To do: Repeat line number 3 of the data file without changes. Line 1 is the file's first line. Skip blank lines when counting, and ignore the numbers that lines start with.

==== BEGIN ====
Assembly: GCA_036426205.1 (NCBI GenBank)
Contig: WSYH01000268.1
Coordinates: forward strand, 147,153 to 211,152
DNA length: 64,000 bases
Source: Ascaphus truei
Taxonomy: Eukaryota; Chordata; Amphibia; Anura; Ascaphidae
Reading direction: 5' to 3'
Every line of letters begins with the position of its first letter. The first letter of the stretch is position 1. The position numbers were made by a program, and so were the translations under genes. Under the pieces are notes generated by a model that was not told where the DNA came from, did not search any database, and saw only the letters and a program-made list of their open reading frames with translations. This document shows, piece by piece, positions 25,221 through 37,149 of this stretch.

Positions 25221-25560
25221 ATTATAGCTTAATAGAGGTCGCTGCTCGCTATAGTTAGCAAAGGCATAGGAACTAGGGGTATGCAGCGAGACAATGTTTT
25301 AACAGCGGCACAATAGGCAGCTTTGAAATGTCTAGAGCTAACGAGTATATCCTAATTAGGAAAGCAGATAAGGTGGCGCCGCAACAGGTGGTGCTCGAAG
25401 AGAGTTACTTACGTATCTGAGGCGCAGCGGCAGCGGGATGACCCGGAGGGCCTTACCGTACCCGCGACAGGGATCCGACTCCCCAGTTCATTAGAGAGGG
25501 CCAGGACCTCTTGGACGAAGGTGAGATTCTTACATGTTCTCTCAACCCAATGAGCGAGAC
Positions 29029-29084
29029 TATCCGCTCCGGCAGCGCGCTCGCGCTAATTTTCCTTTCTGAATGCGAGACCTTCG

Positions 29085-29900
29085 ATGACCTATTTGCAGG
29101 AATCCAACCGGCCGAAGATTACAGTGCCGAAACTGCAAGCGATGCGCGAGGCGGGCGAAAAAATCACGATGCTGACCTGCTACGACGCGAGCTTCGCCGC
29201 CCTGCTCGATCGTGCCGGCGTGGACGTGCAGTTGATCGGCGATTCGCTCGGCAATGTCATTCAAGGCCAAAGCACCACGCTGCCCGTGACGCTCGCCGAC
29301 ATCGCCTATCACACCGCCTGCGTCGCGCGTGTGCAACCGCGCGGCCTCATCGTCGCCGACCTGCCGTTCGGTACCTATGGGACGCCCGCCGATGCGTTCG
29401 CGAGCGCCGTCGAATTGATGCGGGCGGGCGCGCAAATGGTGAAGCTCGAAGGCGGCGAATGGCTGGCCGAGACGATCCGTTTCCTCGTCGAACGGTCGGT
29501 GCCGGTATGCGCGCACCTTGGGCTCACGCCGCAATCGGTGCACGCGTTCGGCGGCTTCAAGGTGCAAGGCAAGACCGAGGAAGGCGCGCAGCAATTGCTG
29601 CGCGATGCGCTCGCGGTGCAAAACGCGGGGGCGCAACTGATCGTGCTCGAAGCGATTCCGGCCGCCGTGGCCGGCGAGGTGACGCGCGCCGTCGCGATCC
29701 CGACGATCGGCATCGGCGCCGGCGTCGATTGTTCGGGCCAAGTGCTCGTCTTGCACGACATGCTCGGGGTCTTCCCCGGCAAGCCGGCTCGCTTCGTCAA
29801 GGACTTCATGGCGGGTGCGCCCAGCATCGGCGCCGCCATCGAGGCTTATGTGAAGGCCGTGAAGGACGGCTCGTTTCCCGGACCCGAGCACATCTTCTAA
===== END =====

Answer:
Coordinates: forward strand, 147,153 to 211,152